In excess of thirty six million dollars has been included in the 2019 Appropriation Expenditure announced by Minister of Finance Winston Jordan during his Budget presentation, to coincide with celebrations for the United Nations designated Year of Indigenous Languages.
This Expenditure will ensure the observances are profoundly showcased.
Minister within the Ministry of Indigenous Peoples’ Affairs Valerie Garrido-Lowe has taken the lead to ensuring a detailed plan of action is outlined, which provides for a re-awakening of the need to resuscitate the use of Indigenous Languages.
Minister Garrido-Lowe Tuesday last, commenced discussions with representatives from the Guyanese Language Unit (GLU), Department of Language and Cultural Studies – Faculty of Education and Humanities and the Amerindian Research Unit, University of Guyana.
Linguists and Professors Ian Robertson, University of the West Indies (St. Augustine Campus) and Hubert Devonish University of the West Indies (Mona Campus) also joined the discussions via skype.
Minister Garrido-Lowe acknowledged that “the Indigenous languages are being diminished by the day across the country and perhaps, even further afield. This is a worrying situation and is therefore one that is in need of urgent inter-governmental intervention, hence the United Nations declaration of 2019 being the year of Indigenous Languages”.
Speaking from an International perspective, Minister Garrido-Lowe noted that “our concept is one that is perfectly a part of the wider United Nations Framework. According to the UNESCO Action Plan, the International Year of Indigenous Languages will take the form of action-oriented activities in following three thematic areas – Support, Access, and Promotion”
One of the key principles of the UN’s Action Plan is “Nothing For Us Without Us”.
Locally, statistics were obtained based on informed data from studies conducted in indigenous communities as it relates to the most effective means of transmission of the respective languages and the barriers associated with same.
Among activities proposed throughout the year are a Language Revival Programme, Village Welcome Signboards to be erected at the entrance of each village in their respective language, Radio and Television programmes, a Children’s Book, a Tourist Hand Book, a Short Story competition, debates in four languages (Patamona, Akawaio, Wapishana and Makushi) at the Umana Yana, an Indigenous Food festival, a Calendar of Nations 2019 and establishing an Indigenous Summer School.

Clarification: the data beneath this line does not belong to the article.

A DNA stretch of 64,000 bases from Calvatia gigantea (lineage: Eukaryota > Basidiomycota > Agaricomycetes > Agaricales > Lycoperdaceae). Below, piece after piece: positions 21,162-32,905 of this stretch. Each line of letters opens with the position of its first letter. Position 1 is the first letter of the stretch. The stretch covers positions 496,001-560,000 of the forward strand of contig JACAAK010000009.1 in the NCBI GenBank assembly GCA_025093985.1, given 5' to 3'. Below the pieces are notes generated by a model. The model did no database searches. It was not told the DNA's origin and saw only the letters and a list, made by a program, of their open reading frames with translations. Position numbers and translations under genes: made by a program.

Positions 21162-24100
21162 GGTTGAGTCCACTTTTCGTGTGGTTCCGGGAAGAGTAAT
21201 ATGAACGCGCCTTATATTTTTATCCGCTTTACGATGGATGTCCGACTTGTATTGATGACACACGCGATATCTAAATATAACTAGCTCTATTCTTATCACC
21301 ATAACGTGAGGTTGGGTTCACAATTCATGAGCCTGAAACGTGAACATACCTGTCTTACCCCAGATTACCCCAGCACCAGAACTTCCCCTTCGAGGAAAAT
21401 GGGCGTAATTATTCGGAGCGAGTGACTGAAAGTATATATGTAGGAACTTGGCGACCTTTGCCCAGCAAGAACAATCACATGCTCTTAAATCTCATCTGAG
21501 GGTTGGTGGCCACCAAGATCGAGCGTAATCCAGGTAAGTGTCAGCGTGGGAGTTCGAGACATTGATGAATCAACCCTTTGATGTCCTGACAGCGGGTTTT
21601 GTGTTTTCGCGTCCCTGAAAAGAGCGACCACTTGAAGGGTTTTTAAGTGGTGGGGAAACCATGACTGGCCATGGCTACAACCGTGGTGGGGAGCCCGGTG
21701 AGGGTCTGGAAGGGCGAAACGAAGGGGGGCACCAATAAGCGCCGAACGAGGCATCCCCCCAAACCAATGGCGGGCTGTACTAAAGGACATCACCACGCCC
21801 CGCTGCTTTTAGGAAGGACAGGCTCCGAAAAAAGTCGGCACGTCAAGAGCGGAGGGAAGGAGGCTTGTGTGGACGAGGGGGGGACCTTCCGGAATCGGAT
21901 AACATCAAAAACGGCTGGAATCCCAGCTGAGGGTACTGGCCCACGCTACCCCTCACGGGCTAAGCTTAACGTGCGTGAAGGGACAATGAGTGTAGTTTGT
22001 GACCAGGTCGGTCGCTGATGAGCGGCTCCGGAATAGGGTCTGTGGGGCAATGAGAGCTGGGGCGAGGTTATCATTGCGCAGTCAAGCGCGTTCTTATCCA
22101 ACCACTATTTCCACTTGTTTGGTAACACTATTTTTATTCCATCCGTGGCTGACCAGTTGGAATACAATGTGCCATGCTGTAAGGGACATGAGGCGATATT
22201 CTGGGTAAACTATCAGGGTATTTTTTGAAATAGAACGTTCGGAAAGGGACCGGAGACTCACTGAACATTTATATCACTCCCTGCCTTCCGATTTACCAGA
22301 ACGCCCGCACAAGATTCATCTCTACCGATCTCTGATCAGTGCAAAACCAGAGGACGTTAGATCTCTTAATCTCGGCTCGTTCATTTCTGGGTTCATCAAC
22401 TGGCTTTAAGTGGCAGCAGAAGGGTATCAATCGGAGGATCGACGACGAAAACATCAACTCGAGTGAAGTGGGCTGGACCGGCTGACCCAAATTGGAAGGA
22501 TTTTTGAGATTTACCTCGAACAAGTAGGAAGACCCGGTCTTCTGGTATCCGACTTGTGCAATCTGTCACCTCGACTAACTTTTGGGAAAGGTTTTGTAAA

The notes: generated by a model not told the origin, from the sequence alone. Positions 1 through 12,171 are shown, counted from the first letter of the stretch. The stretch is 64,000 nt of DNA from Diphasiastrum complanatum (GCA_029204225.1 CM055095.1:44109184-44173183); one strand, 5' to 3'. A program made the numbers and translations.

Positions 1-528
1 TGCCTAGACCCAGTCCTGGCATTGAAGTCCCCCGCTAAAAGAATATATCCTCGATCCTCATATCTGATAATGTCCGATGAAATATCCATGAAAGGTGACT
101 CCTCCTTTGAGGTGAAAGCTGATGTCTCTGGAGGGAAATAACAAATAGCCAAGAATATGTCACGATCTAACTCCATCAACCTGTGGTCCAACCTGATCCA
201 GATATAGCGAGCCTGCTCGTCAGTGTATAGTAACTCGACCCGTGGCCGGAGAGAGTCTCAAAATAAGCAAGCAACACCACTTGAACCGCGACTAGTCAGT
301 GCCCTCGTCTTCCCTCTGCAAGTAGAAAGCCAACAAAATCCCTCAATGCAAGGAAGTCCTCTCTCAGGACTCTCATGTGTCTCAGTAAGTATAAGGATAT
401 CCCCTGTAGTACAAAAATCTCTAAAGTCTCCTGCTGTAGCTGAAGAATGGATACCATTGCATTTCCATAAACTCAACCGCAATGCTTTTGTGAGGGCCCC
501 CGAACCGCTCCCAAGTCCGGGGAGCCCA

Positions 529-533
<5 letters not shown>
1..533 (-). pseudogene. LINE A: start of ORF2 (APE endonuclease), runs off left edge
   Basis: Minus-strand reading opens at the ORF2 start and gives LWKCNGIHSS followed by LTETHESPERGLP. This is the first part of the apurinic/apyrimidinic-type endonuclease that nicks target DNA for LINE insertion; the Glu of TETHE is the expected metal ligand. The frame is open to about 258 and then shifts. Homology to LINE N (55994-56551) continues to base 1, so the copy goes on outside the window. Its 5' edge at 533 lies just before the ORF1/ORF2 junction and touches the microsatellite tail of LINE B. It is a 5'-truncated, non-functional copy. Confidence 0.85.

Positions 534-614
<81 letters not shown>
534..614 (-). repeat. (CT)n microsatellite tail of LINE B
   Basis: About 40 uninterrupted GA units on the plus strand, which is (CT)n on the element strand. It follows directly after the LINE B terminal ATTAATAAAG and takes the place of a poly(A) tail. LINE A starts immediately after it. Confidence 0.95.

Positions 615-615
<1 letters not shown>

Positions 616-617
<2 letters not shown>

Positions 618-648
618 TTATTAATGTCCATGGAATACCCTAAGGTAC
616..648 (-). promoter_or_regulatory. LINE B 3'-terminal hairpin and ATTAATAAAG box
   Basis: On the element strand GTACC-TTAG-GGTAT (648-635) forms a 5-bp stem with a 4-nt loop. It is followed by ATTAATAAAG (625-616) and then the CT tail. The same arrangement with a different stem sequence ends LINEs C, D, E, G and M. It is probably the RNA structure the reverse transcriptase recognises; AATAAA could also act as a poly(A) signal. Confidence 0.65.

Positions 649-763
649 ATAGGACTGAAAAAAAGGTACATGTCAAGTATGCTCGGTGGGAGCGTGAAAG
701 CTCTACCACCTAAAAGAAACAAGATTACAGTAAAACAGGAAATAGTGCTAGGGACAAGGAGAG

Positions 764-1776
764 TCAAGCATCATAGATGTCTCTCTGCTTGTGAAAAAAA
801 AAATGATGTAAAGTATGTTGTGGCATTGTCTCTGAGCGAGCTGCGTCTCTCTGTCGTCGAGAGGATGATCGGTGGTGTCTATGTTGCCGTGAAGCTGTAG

Additionally, persons who are skilled and knowledgeable of the languages will benefit from support while they impart such skills to students.
The Ministry has welcomed the University of Guyana on board and Tuesday’s discussion saw both calendar of activities (MoIPA/UG) compared, in order to derive at the best set of activities to be executed through the year.
The University will also play an integral role in ensuring resource persons are on board.
Meanwhile, the Ministry will hold discussions with the National Toshao’s Council, NCERD and Indigenous Organizations.
More importantly, Minister Garrido-Lowe has assured that every effort will be made to engage key stakeholders to have a Language Policy Framework developed in 2019 and presented to the Government.
Guyana does not have a Language Policy Framework and once this is developed it will put the country on par with other Caribbean countries such as Jamaica.
To this end, the University of Guyana has begun research on a Framework, and the GLU led by Coordinator Charlene Wilkinson has indicated the Units desire to see this included in the calendar of Activities for the 2019 celebrations.
Meanwhile, an ongoing Bi-lingual program which was integrated into the Ministry of Education’s curriculum in 2017 and is being tested (pilot) in three nursery schools across the South Rupununi, came in for commendations from Minister Garrido-Lowe for their commitment towards re-vitalizing the Wapishana Language in that Region.
The programme will ensure that students from various villages and communities with little fluency in English are taught in both their traditional language and English and it is expected that by the end of the project, indigenous languages will be prominently featured across the respective nations.
This project is being implemented by the NCERD in partnership with the Jesuits in St. Ignatius in Karaudarnau, Sawariwau and Mururanau Primary Schools.